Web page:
Baht sets another high as yen nosedives
The baht hit a 16-year high on continuing capital inflows as Thailand, and the bond market in particular, is expected to remain a popular destination for investor borrowing cheap yen following the Bank of Japan's aggressive monetary policy easing.
The baht rose yesterday to 28.96/99 against the greenback, while the local currency also gained to 28.93/29.46 against 100 yen. The baht is the strongest currency in Asia against the dollar this year, rising 5.4%.
"Offshore funds continue flowing to Thailand and the yen carry trade is also elevating the baht as the yen is expected to weaken further," said a foreign exchange dealer at a local bank.
Carry trade involves borrowing low-yielding currencies to invest in high-yielding currencies. The yen is always the prime currency for carry trade activities as its current interest rate is close to zero and the the Bank of Japan just announced a huge stimulus programme aimed at kickstarting the economy and dragging it out of years of deflation.
Japan's easing policies are appropriate and the impact on the yen is a logical consequence, said IMF chief economist Olivier Blanchard to Bloomberg.
At its policy meeting earlier this month, the Bank of Japan pledged to double the monetary base in two years through purchases of government bonds. Governor Haruhiko Kuroda said last week that while monetary easing tends to weaken a currency, its polices are not aimed at exchange rates.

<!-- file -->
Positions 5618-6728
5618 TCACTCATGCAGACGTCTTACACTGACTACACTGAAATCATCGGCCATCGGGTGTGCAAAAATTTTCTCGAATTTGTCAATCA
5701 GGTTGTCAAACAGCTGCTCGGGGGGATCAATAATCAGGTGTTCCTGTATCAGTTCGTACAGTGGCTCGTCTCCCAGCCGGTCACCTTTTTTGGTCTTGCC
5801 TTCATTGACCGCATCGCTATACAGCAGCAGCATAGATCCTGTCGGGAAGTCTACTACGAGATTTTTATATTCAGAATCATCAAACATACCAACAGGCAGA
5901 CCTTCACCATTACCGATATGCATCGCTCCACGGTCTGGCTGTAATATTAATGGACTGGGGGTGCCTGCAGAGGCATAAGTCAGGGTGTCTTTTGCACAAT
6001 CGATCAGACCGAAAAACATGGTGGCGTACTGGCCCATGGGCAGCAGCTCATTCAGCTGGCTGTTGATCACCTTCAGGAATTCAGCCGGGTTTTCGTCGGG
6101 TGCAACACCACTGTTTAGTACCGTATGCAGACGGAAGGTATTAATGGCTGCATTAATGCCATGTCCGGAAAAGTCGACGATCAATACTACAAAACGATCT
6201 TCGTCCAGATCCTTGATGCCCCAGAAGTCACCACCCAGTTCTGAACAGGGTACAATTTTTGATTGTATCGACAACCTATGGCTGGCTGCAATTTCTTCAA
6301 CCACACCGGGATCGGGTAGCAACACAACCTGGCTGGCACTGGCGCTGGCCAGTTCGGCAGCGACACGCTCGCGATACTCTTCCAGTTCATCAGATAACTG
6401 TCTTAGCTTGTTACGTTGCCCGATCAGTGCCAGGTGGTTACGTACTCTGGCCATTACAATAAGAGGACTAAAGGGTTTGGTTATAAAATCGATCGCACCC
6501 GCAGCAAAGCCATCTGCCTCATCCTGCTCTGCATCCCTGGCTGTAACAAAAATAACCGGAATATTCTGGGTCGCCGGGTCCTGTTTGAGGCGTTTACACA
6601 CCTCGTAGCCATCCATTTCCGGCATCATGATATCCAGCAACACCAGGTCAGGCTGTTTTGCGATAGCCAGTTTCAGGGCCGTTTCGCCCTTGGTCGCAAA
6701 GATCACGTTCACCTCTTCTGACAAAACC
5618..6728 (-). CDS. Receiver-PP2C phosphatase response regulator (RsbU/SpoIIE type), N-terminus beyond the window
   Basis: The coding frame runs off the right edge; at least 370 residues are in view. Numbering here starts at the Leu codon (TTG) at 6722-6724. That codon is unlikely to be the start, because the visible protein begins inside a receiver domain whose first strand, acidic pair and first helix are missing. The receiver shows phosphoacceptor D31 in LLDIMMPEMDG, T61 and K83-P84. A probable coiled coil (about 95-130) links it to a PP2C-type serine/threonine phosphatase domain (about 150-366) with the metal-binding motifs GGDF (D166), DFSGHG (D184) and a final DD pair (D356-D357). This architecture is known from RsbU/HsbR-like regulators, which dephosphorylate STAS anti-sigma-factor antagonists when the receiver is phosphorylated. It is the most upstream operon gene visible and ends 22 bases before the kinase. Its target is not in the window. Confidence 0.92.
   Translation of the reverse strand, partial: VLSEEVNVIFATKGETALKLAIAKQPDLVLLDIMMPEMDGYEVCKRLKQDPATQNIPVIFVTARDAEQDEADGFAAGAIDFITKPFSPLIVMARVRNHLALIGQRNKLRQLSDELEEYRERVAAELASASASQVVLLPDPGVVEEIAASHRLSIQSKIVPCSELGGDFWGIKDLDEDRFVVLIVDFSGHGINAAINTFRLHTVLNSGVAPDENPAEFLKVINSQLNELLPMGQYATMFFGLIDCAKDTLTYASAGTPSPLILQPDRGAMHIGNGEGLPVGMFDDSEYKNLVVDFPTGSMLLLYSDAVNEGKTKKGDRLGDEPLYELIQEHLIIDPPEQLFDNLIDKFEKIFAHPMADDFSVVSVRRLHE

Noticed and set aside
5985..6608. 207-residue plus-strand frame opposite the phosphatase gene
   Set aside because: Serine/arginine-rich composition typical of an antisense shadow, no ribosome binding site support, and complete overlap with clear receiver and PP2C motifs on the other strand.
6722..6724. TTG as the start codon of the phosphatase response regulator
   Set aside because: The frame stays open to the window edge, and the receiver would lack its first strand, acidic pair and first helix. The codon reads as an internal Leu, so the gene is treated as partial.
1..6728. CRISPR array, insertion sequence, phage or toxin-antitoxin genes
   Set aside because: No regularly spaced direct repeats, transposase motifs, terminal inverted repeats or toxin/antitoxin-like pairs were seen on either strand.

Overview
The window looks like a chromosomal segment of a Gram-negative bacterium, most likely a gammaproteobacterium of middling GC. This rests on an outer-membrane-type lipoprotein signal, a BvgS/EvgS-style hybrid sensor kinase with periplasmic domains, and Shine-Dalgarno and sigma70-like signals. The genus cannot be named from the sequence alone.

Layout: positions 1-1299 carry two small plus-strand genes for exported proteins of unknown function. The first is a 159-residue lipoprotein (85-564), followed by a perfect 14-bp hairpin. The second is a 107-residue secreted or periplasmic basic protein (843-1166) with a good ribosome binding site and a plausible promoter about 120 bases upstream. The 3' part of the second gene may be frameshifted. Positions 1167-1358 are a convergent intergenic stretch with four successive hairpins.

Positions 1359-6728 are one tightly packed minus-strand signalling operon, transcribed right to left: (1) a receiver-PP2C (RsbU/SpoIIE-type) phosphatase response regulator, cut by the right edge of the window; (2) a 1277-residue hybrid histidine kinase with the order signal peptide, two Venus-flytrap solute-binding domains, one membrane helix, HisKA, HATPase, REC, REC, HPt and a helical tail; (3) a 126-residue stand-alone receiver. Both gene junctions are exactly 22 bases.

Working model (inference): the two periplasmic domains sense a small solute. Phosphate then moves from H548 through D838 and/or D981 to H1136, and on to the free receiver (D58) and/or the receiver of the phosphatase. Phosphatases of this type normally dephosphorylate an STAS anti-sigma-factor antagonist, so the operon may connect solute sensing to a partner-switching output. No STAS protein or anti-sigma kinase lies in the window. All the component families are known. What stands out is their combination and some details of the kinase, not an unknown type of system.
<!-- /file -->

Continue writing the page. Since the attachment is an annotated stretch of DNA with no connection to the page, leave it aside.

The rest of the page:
The yen has depreciated about 20% against the dollar the past six months, extending the drop after the stimulus started this month.
The dealer said dollar demand from gold dealers following the sharp decline in global gold prices during Songkran helps to limit the baht's gain, but the amount is not so substantial that it can reverse the trend.
"Gold dealers gradually bought dollars when the gold price started sliding during the holiday, so their orders today are not significant," he said.
He predicts the baht to continue to gain against the dollar over the long run, with persistent capital inflows as the central banks of the world's major economies maintain their loose monetary policies.
In a related development, foreign investors were net buyers of 3.44 billion baht in Thai bonds yesterday. Foreigners were net buyers of 107.80 billion baht in January, 80.97 billion in February, 93.64 billion in March and 41.63 billion between April 1 and 12.